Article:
Blue Gene will consist of more than 1 million processors, each capable of 1 gigaflop. Fitted with 32 processors, each individual chip will yield 32 gigaflops of processing power. Sixty-four of these chips will be arranged on separate 2-foot by 2-foot boards, with each board delivering up to 2 teraflops of power. Six-foot high racks will be stacked with eight of these boards, generating 16 teraflops per rack. All told, Blue Gene will comprise 64 racks linked together to deliver petaflop performance. IBM expects the total space required to be less than 2,000 square feet.
To put this petaflop performance into perspective, the most powerful computer for several years has been the ASCI White. Used by the U.S. Department of Energy's Lawrence Livermore National Laboratory to develop 3-D simulation tools to support nuclear stockpile stewardship efforts, ASCI White is capable of performing 12 teraflops. In theory, a single Blue Gene rack can deliver more processing power.
ASCI White was ousted from the top of the list of most powerful supercomputers this May with the release of independent benchmark tests of an NEC supercomputer in Japan. The Earth Simulator supercomputer in Japan's Earth Simulation Center, which is part of the Japan Marine Science & Technology Center, was benchmarked at 35.86 teraflops — slightly more processing power than two Blue Gene racks.
Not Exclusive to Life Sciences
Just as Deep Blue is used for things other than playing chess, Blue Gene will be used for non-life science tasks, too. "We see Blue Gene as a low cost, low power, simulation machine for any physical system," says Jasinski.
|Top of the Heap
|Blue Gene is designed to significantly raise the bar when it comes to supercomputer performance. In theory, Blue Gene will deliver 100 times more raw processing power than today's top supercomputers.
Last November, IBM announced Blue Gene/L, a new project within Blue Gene. Blue Gene/L, a joint effort between IBM and the U.S. Department of Energy's National Nuclear Security Agency, is expected to produce a computer that operates at between about 180 and 200 teraflops. According to IBM, such a computer would deliver more processing power than the aggregate of the top 500 supercomputers in the world today.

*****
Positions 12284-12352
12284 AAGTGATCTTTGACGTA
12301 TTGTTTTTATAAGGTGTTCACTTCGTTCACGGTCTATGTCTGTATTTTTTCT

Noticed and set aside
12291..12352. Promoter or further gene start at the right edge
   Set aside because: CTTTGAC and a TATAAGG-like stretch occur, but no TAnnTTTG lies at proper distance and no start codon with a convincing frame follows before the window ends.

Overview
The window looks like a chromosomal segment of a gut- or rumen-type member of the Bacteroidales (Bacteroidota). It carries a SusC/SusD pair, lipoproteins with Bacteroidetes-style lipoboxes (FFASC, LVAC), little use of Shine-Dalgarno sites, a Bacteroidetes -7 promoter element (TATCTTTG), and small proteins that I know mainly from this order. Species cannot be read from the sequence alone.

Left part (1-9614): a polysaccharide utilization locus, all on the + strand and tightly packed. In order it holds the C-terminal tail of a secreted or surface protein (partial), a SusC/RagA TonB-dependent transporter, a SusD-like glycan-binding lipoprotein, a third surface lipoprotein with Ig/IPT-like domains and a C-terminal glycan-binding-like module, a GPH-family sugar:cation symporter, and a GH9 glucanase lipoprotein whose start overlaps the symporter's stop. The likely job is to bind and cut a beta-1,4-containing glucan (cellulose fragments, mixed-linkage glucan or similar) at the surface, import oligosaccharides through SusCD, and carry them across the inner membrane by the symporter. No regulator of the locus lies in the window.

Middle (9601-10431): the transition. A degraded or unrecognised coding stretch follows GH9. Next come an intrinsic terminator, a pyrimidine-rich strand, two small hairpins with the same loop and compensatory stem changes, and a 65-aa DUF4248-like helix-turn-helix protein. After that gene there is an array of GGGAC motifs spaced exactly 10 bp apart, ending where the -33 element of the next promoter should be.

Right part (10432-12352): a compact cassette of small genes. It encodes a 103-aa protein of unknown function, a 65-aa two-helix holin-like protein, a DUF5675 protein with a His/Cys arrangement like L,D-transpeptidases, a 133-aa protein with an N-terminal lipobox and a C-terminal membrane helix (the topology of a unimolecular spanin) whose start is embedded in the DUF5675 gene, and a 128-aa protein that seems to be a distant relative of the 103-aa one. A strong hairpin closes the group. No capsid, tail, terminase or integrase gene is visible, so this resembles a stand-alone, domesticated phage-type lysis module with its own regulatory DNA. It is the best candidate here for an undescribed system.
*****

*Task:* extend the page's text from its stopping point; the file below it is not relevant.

IBM and Livermore Lab will jointly design the new computer using the same technology intended for Blue Gene. The goal is to make Blue Gene/L 15 times faster and more energy efficient, and consume about 50 times less space per computation than today's fastest supercomputers.
"We realized we could meet our original Blue Gene goal of protein science simulations, while using the same technology to expand the project to deliver more commercially viable architectures for a broader set of customers," says Mark Dean, vice president of systems at IBM Research. "Partnering with Lawrence Livermore is a key part of this strategy since they bring application and design expertise to the project."
Researchers at the Livermore Lab plan to use Blue Gene/L to simulate physical phenomena of national interest — such as the aging of materials, and the progress of fires and explosions — that require computational capability much greater than presently available.
This customization represents a new thrust, very different from the approach taken by the main line of ASCI machines used in the labs. "Up until now, ASCI supercomputers have been designed to address the entire spectrum of numerical simulations required of the stockpile stewardship effort," says David Nowak, ASCI Program Leader at Livermore Lab, in a statement released by the lab. "Blue Gene/L can address an important subset of those computational problems, those that can be easily divided to run on many tens of thousands of processors."
But note, it will be a while before Livermore Lab or anyone sees Blue Gene. The next real milestone in the Blue Gene project will be reached in the middle of next year when the first chips are delivered. Blue Gene/L is expected to be completed by 2005, one year before Blue Gene.